> Sent: Thursday, 2 September 2010 2:19 PM
> To: users@jackrabbit.apache.org
> Subject: RE: Problems with hyphen in JSR-170 XPath query using jcr:contains
>
> I've got the customised Analyzer and Tokenizer working, but it seems I'm back at square
one, maybe even further back because now it looks like it's being case sensitive.
>
> My Analyzer:
>
> public class HyphenKeywordAnalyzer extends KeywordAnalyzer {
>    private static final Logger LOGGER = LoggerFactory.getLogger(HyphenKeywordAnalyzer.class);
>
>    public TokenStream tokenStream(String field, final Reader reader) {
>      LOGGER.info("Custom Analyzer [" + field + "], [" + ((reader != null) ? reader.toString()
: "") + "]");
>
>      TokenStream keywordTokenStream = new HyphenKeywordTokenizer(reader);
>      return keywordTokenStream;
>      //return (new LowerCaseFilter(keywordTokenStream));
>    }
> }
>
> My HyphenKeywordTokenizer class is practically a direct copy of KeywordTokenizer, where
it emits the entire input as a single token.  As you can see above, I'm not using the lower
case filter, just to see what happens.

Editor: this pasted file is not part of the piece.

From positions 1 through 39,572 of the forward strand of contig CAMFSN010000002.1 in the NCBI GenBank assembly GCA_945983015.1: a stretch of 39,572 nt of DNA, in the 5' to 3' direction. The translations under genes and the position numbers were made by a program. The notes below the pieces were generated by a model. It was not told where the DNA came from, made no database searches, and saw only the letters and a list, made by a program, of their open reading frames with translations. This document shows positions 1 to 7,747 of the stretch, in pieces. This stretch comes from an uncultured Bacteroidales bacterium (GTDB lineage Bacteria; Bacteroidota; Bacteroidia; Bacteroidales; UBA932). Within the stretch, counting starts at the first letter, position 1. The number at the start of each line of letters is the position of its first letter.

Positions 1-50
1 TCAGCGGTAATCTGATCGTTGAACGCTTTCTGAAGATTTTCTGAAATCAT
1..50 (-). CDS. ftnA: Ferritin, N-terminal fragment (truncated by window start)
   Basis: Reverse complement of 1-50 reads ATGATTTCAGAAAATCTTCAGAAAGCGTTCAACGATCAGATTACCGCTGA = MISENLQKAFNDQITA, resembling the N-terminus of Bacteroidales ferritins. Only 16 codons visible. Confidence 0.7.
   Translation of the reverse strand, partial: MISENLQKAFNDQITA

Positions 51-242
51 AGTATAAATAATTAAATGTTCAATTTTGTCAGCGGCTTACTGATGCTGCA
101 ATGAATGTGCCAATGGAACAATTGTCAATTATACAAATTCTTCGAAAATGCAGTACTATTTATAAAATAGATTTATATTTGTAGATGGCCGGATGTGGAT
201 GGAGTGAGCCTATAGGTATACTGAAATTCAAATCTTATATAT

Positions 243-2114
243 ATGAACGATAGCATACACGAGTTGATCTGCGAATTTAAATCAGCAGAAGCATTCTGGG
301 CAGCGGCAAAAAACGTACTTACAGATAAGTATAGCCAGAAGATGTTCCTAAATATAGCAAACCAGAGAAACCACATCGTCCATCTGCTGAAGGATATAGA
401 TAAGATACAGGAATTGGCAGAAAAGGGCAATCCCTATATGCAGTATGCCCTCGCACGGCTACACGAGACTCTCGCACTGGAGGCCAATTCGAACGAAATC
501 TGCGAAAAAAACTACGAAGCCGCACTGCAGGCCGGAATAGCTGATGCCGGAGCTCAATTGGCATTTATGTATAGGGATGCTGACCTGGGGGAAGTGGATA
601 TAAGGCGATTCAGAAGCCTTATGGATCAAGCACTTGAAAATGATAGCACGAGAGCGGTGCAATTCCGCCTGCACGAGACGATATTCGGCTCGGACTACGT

>
> Once again, I have a user named 'Sophie-Anne' 'Roberts' and a user named 'Bob' 'Arlington-Smythe'.
>
> A search for 'Sophie-Anne' produces the user's record, however, a search for 'sophie-anne'
does not (returns nothing), as does 'Sophie-A' and now, even 'Sophie' or 'Sophie*'. Should
I be using double quotes in the query now?> From what H. Wilson has found, it doesn't look
like it will solve the problem.
>
> The query being used is:
> //*[@sling:resourceType="sakai/user-profile" and (jcr:contains(., 'Sophie\-Anne') or
jcr:contains(*/*/*,'Sophie\-Anne'))] order by @jcr:score descending]
>
>
> Chris Dunstall | Service Support - Applications
> Technology Integration/OLE Virtual Team
> Division of Information Technology | Charles Sturt University | Bathurst, NSW
>
> Ph: 02 63384818 | Fax: 02 63384181
>
>
> -----Original Message-----
> From: H. Wilson [mailto:wilsonh@randdss.com]
> Sent: Wednesday, 1 September 2010 6:47 AM
> To: users@jackrabbit.apache.org
> Subject: Re: Problems with hyphen in JSR-170 XPath query using jcr:contains
>
>
> On 08/31/2010 03:05 AM, Ard Schrijvers wrote:
>>> Given the following parameters in the repository:
>>>
>>>     .North.South.East.WestLand
>>>     .North.South.East.West_Land
>>>     .North.South.East.West Land    //yes that's a space
>>>
>>> The following exact name, case sensitive queries worked as expected for each
>>> of the three parameters:
>>>
>>>     filter.orJCRExpression ("jcr:like(@" + srchField
>>> +",'"+Text.escapeIllegalXpathSearchChars (searchTerm)+"')");  //case sens.
>> jcr:like does not depend on any analyser but on the stored field, so
>> this is not strange that it still works.
> I expected this too, I just try to be as thorough as possible when